October 29, 2008

Survey Shows Employers Are Now Less Likely to Hire

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The recent economic turmoil has already gotten a lot of college seniors thinking about their job options, but recent statistics show that they might need to think harder. The National Association of Colleges and Employers conducted a survey in August of 219 employers that projected a 6.1-percent increase in hiring for the class of 2009. NACE conducted the same survey again this month, and 146 of the original 219 employers responded, revealing that the projected outlook had dropped to a 1.3-percent increase.
According to Edwin Koc, NACE’s director of strategic and foundation research, the organization decided to conduct the survey again because of the recent chaos in the stock market and the credit crunch.
“We were aware that [the employers] could be reevaluating their plans, but most wait until the end of the first semester before they reevaluate,” said Koc. “These were extraordinary circumstances and a lot of them had reevaluated their plans, with a good number having decreased their hiring expectations already.”
The employers surveyed were all members of NACE, and were broadly distributed across a variety of industries, the dominant groups of which were manufacturers, financial service firms and professional service firms. There were also representatives from the government, retail and trade.
Koc said that in past years the results of the surveys have been generally accurate. Projected percentages below a 6 percent-increase are usually indicative of a tough job market.
“The biggest change [at Cornell] this year compared to prior years has been a lower level of activity with our employers,” said Rebecca Sparrow, director of Cornell Career Services. “We still have many visiting campus, but they’ve cut back their schedules. The financial service firms have been harder hit than others, and some of them have curtailed full time recruiting.”
Koc suggested that seniors should begin thinking about the job search process earlier and do more research than they would have done in the past. In the past few years, many students have relied on simply searching the web, but Koc warned that there may not be as many opportunities available that way this year.
Sparrow noted that the advice that Career Services is giving out has not drastically changed, but some of the messages they try to convey are being heard a little better this year, mainly one about taking a multi-faceted approach to job searching. Career Services advises that students try methods ranging from networking to direct applications to on-campus recruiting.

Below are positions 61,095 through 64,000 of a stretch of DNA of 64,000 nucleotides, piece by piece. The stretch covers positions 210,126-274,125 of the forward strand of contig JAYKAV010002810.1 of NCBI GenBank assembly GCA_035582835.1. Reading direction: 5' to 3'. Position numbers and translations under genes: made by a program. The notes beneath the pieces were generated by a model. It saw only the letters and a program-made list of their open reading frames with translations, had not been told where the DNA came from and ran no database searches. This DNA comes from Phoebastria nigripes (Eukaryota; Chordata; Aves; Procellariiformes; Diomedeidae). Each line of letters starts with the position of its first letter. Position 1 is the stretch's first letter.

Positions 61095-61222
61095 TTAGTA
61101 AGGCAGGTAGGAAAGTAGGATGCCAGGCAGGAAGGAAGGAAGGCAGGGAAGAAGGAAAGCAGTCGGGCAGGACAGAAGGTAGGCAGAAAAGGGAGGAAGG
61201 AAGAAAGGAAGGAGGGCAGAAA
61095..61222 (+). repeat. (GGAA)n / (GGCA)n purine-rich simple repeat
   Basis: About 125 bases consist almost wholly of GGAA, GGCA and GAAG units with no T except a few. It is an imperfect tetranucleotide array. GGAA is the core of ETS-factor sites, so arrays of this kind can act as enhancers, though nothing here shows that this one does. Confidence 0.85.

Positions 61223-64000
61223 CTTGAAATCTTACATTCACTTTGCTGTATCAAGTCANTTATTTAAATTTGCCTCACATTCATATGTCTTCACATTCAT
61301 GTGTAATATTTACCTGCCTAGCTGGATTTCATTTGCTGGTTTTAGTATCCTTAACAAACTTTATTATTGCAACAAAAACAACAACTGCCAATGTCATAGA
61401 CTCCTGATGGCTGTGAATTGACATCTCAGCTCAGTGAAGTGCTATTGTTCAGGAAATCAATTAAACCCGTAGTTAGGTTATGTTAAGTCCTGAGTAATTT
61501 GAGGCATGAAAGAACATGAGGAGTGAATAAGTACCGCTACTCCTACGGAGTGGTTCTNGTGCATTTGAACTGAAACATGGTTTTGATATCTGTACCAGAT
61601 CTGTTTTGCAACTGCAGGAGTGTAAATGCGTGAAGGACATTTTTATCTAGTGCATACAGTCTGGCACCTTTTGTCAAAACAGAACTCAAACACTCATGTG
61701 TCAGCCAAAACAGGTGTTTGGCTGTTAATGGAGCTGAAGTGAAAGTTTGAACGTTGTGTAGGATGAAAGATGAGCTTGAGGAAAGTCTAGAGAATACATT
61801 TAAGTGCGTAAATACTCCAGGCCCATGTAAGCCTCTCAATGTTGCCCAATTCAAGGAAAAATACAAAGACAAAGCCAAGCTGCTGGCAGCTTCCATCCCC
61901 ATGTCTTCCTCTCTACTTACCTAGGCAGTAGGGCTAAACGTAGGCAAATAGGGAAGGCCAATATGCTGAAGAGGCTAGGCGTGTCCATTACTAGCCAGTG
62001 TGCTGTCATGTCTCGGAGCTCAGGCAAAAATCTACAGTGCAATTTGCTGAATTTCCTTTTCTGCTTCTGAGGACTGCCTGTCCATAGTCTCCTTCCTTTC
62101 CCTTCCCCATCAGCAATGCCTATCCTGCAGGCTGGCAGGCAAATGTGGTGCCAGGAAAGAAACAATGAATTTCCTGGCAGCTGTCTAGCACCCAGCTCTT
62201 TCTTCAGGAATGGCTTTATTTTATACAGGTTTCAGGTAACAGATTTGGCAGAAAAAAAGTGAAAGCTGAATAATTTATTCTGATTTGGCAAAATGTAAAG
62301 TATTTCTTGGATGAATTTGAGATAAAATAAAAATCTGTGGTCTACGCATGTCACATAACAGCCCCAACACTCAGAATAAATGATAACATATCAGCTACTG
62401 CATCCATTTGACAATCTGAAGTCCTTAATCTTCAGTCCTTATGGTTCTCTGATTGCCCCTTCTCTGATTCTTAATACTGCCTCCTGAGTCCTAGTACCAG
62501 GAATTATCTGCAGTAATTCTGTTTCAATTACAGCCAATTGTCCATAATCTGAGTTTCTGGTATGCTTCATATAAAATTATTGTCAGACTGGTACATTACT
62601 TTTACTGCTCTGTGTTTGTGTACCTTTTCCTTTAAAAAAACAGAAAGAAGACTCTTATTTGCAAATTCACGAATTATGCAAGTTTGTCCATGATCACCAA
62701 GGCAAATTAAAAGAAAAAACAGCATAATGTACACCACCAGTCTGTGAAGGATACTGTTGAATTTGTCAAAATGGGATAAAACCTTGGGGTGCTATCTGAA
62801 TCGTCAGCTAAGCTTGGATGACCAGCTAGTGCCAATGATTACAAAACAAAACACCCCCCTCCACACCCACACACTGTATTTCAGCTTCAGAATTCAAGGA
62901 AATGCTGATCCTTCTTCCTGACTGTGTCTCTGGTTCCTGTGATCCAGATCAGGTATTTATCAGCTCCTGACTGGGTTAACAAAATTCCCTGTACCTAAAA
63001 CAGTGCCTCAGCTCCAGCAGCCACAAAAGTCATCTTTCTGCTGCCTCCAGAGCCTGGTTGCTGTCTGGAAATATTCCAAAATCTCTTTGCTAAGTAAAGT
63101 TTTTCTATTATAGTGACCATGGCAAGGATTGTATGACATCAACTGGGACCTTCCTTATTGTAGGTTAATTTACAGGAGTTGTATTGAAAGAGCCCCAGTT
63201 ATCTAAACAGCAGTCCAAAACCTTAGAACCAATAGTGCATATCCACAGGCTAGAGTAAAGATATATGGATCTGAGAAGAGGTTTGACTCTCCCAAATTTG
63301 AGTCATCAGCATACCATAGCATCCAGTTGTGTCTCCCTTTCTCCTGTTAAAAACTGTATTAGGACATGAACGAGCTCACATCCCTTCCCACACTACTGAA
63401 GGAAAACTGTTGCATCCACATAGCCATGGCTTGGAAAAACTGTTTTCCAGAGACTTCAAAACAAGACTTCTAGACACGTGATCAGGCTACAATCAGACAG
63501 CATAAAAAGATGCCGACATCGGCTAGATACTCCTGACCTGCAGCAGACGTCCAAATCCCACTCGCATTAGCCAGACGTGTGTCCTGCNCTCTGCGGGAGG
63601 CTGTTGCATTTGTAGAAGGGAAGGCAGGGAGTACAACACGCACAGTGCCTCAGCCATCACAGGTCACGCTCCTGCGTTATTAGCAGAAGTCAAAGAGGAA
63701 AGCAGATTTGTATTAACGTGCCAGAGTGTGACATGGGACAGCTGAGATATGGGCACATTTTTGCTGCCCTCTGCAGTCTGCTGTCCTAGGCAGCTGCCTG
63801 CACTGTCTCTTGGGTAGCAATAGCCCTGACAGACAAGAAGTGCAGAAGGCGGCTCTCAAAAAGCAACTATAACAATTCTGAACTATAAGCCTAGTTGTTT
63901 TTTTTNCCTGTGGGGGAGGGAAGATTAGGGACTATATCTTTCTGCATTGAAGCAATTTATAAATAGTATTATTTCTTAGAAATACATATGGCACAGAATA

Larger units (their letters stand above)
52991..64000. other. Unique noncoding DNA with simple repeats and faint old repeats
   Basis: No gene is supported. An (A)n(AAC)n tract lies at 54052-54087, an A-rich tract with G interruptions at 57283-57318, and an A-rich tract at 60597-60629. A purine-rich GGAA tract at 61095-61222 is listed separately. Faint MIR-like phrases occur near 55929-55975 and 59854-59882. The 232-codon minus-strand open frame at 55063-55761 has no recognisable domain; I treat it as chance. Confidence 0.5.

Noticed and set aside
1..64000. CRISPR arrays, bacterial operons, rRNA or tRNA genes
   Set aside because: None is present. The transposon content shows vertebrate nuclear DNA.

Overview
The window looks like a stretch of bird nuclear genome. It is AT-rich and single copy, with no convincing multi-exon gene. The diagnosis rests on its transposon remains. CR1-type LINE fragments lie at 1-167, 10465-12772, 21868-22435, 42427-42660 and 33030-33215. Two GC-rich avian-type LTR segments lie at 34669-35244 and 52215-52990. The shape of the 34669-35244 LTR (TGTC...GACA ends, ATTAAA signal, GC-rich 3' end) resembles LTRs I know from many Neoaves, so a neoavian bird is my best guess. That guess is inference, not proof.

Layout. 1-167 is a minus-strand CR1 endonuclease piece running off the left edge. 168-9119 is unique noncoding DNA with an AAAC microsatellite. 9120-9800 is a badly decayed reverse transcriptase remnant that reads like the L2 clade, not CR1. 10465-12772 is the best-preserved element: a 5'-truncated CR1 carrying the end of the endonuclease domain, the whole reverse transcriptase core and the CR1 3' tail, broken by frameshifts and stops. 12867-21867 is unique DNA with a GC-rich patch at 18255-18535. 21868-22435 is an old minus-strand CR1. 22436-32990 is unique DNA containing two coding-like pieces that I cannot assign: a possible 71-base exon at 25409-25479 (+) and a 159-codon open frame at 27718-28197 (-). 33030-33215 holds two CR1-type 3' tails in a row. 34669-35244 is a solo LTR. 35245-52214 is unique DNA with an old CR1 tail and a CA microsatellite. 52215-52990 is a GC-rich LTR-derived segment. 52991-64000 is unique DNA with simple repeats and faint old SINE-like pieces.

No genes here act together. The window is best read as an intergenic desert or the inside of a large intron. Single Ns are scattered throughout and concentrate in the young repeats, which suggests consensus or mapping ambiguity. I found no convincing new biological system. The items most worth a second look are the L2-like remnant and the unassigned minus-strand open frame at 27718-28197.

“We’re trying to emphasize a little more this year that students need to be a little more flexible. For example, a student that is preparing for a financial services job may have to be flexible in what constitutes as financial services. Where they may have been looking for a job on Wall Street, they might now need to look at a job as a financial analyst in other companies,” Sparrow said.
Another example that Sparrow gave of how students could be more flexible is in terms of the employer lists that they create for themselves. A year ago, students might have had a short list of firms whose names they had known for many years, but now a student with a similar background might need to come up with a list of employers they have never heard of before but are looking to employ people.
Cornell students appeared to be aware of the situation and its ramifications.
“I’m not planning on going into the private sector. This is a decision that I made a while ago but has been strengthened by the current economic situation,” David Goochee ’09 said. Goochee is considering joining Teach for America after college.
Many students with plans for higher education acknowledged the crisis, but did not feel like it would affect their prospects in the future.
“I’m going to med school. It might affect funding for the school but it shouldn’t affect me personally, however I do think it’ll affect people getting jobs,” Stacy Scofield ’09 said.
Similarly, Diane Miranda ’09 said, “I’m in ROTC so I’ll be automatically commissioned, so I know that I’m financially secure”; and Abby Dugan ’09 said, “I personally am not interested in the financial sector at all and I don’t think it’s going to affect me after college. I’m interested in teaching or law school.”
Koc said that NACE will do another survey as an update in the spring around February or March.